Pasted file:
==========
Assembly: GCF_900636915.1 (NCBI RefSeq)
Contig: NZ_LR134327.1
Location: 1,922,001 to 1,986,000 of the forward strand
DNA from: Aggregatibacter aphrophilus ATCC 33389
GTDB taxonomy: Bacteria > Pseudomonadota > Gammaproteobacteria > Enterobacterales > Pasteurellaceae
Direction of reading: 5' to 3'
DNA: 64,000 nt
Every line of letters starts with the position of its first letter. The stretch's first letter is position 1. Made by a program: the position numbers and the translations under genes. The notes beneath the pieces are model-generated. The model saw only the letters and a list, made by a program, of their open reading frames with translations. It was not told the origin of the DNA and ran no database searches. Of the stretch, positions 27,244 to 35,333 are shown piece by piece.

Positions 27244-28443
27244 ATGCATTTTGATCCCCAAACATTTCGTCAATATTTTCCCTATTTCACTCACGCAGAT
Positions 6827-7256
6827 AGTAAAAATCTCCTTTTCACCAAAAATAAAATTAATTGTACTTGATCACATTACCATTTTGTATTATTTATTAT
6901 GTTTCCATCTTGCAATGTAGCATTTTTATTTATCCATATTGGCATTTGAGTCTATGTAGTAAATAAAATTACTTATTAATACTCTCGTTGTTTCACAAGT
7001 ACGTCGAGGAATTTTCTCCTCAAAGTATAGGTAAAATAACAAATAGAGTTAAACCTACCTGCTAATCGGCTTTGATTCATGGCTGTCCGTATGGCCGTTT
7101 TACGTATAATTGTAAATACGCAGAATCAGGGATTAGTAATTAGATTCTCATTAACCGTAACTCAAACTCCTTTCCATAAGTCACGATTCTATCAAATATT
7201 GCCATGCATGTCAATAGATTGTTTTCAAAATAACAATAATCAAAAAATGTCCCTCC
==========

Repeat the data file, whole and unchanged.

Assembly: GCF_900636915.1 (NCBI RefSeq)
Contig: NZ_LR134327.1
Location: 1,922,001 to 1,986,000 of the forward strand
DNA from: Aggregatibacter aphrophilus ATCC 33389
GTDB taxonomy: Bacteria > Pseudomonadota > Gammaproteobacteria > Enterobacterales > Pasteurellaceae
Direction of reading: 5' to 3'
DNA: 64,000 nt
Every line of letters starts with the position of its first letter. The stretch's first letter is position 1. Made by a program: the position numbers and the translations under genes. The notes beneath the pieces are model-generated. The model saw only the letters and a list, made by a program, of their open reading frames with translations. It was not told the origin of the DNA and ran no database searches. Of the stretch, positions 27,244 to 35,333 are shown piece by piece.

Positions 27244-28443
27244 ATGCATTTTGATCCCCAAACATTTCGTCAATATTTTCCCTATTTCACTCACGCAGAT
Positions 6827-7256
6827 AGTAAAAATCTCCTTTTCACCAAAAATAAAATTAATTGTACTTGATCACATTACCATTTTGTATTATTTATTAT
6901 GTTTCCATCTTGCAATGTAGCATTTTTATTTATCCATATTGGCATTTGAGTCTATGTAGTAAATAAAATTACTTATTAATACTCTCGTTGTTTCACAAGT
7001 ACGTCGAGGAATTTTCTCCTCAAAGTATAGGTAAAATAACAAATAGAGTTAAACCTACCTGCTAATCGGCTTTGATTCATGGCTGTCCGTATGGCCGTTT
7101 TACGTATAATTGTAAATACGCAGAATCAGGGATTAGTAATTAGATTCTCATTAACCGTAACTCAAACTCCTTTCCATAAGTCACGATTCTATCAAATATT
7201 GCCATGCATGTCAATAGATTGTTTTCAAAATAACAATAATCAAAAAATGTCCCTCC